“Whether it's terrorism or people who earn money with drugs – it's the same networks,” Afghan drug enforcement minister General Khodaidad told ARD. “The German soldiers and NATO troops must take this into consideration and not try to get around it.”
German soldiers are currently banned from a targeted fight against drug traffickers by a government mandate.
While Bundeswehr troops operating under NATO in northern Afghanistan are doing a fine job, Khodaidad told ARD that his country needs and expects more assistance.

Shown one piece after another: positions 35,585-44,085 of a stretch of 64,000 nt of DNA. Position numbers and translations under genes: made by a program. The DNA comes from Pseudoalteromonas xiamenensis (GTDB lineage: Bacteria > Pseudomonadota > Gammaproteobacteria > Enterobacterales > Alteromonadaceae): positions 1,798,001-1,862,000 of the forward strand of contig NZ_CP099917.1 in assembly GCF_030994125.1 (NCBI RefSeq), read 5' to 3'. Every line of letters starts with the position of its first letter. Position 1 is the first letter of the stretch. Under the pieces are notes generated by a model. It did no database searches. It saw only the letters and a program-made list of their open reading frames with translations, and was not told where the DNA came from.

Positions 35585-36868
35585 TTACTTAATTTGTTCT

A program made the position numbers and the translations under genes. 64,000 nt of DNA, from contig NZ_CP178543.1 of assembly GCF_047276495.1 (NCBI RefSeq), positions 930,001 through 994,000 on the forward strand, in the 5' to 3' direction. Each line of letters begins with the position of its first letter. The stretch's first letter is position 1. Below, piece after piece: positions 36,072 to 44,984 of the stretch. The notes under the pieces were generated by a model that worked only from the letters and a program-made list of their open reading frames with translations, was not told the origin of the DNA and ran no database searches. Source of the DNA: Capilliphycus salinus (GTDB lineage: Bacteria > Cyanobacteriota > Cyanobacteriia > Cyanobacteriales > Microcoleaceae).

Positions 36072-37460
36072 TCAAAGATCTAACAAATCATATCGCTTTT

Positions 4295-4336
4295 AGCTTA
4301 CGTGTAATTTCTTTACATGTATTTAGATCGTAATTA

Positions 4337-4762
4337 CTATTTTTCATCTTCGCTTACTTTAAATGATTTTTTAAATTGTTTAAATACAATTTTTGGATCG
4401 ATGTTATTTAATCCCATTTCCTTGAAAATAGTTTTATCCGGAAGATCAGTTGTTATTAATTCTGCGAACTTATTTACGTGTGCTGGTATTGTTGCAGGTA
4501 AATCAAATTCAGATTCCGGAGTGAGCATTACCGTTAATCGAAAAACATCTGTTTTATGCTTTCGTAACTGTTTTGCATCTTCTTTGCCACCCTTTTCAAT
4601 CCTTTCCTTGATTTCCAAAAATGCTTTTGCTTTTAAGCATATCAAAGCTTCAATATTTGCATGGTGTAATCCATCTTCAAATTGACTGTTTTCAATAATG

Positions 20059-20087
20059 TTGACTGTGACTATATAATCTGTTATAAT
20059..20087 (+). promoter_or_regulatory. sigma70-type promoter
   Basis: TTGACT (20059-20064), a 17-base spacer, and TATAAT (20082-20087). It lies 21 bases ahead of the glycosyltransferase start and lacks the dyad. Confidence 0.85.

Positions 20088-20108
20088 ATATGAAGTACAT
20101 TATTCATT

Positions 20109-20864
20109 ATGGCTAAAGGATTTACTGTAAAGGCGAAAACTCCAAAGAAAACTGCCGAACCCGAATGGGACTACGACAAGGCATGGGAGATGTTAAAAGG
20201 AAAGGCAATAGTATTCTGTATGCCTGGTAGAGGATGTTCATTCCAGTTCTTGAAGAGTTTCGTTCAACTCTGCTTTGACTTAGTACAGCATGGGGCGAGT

“The opium is landing on the streets,” he said, adding that it is the financial “fuel for terrorism.”
NATO has given countries participating in the Afghan peacekeeping mission a choice of whether they will engage in fighting drug traffickers. Unlike the US or the UK, Germany has chosen not to further endanger its troops by taking part.
The country is the world's largest producer of raw opium, which is used to make heroin. Last year Afghanistan was responsible for 90 percent of the world's opium products – despite a reduction in the number of producers.
Khodaidad told ARD he acknowledged the progress, but said the world must do more to help.
“In 2008, 18 of 35 Afghan provinces were opium free,” he said, adding that in 2009, three to four more provinces must be cleared, particularly those with a strong Taliban presence.